In case you have documented less than 12 months when you applied for a residence permit for the first time then you are required to attach documentation for your sponsor’s funds for the amount of months up to 12 months. For example if you have documented the first time you applied for a residence permit that your sponsor had sufficient funds to support you in 7 months then you are only required to attach documentation for your sponsor’s funds for 5 months (in case you are applying for an extension for 5 months or more).
The documentation can, for example, be a bank statement in the sponsor’s name with disposable funds corresponding to DKK 6,589 (2023 level) for each month you are required to attach documentation for.
No documentation of the sponsor's ability to support you is required if the sponsor is a PhD student who is employed by and receives a salary from a university or company.
If the sponsor has applied or is applying for an extension of his or her permit for the purpose of obtaining an authorisation the sponsor must document that he or she has sufficient funds to support you during your stay in Denmark.
What are my rights, if I am granted a permit?
What are you allowed do with a Danish residence permit as an accompanying family member to a student? – and what are you not allowed to do?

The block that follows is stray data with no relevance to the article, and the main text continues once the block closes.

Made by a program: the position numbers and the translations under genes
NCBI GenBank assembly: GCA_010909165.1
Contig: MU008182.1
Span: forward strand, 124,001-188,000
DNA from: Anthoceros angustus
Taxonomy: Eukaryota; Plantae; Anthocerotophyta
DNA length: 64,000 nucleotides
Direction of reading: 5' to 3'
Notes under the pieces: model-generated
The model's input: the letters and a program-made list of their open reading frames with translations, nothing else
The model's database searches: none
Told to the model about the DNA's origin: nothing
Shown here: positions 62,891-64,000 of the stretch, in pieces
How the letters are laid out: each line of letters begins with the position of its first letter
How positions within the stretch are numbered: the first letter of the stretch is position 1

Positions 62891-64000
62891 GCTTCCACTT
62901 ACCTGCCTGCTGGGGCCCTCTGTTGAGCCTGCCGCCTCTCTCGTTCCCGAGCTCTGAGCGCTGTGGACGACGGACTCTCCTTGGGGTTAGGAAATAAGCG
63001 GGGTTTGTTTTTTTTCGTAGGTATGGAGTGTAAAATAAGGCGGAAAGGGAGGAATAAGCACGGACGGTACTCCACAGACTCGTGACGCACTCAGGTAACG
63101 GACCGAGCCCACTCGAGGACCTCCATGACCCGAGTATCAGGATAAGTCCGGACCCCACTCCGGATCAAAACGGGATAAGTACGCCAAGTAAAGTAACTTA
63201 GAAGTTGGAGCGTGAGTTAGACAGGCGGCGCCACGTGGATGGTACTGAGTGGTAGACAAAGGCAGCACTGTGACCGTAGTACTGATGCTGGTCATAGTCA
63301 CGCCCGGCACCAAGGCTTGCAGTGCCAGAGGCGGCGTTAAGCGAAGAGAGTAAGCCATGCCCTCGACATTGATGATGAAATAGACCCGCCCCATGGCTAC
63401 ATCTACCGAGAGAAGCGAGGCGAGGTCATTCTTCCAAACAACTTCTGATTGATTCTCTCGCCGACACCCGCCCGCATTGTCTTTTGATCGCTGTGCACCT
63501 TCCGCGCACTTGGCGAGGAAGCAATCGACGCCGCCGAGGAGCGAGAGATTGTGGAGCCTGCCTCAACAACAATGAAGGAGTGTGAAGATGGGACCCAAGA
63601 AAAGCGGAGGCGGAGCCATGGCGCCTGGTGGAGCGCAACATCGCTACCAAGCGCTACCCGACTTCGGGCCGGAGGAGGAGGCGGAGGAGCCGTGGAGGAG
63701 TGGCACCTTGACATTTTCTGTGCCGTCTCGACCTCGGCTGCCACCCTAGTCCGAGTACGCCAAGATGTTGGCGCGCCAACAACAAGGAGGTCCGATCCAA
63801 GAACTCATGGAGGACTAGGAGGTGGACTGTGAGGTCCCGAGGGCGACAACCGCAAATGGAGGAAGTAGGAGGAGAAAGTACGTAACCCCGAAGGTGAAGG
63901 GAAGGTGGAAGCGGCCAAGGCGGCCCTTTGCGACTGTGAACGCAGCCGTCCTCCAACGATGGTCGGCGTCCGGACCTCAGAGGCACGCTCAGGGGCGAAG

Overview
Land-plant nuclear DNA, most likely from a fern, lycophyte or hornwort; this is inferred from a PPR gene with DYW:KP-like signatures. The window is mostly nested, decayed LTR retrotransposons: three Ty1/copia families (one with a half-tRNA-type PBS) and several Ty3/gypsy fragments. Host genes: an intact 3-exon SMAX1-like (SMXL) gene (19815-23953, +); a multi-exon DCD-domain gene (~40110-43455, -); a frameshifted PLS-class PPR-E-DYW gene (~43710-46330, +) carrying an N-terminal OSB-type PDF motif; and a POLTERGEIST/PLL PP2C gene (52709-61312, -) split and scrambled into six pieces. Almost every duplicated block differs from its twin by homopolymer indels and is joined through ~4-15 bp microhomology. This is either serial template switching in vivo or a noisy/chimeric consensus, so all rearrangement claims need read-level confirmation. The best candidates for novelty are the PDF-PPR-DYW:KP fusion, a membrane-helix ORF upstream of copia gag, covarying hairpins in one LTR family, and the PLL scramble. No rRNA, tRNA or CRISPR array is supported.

Holding a permit as an accompanying family member to a student grants you the right to work in Denmark. Therefore, you do not need to apply for a separate work permit if you get a job.
You are also allowed to run your own business.
In addition you can follow an educational programme in an educational institution.
If you are under 18 years of age, special rules apply to how much you are allowed to work. You can read more about these rules on the website of the Danish Working Environment Authority (Arbejdstilsynet).
A Danish residence permit does not allow you to work in other Schengen countries.
A residence permit allows you to stay in Denmark for the period of time your permit is valid.
In addition, a permit allows you to stay in the Schengen area for up to 90 days within a period of 180 days. The permit, however, does not allow you to work in other Schengen countries.
You must not give up your Danish address or stay abroad for longer than 6 successive months. A violation will result in the lapse of your permit. This means that you will lose your right to stay in Denmark.
If you need to stay abroad for a longer period of time, e.g. if you wish to take parental leave in your home country, you can apply for a dispensation to prevent your permit from lapsing.
You and your family must support yourselves during your stay. You are not allowed to receive benefits under the terms of the Active Social Policy Act, e.g. cash benefits (kontanthjælp).
If you or the sponsor receives such benefits during your stay, your permit can be revoked – and you will lose the right to stay in Denmark.
If an authority, e.g. a municipality, disburses benefits to foreign nationals, SIRI will be notified.
With a residence permit in Denmark, you are entitled to free Danish lessons. However, you must have turned 18 years and have your Danish address registered in the Danish National Register.
If you have a residence permit in Denmark based on work, study, etc. you have to pay a deposit before you can start receiving lessons. Be aware that you can lose your deposit if you do not pass the different modules within a specific timeframe.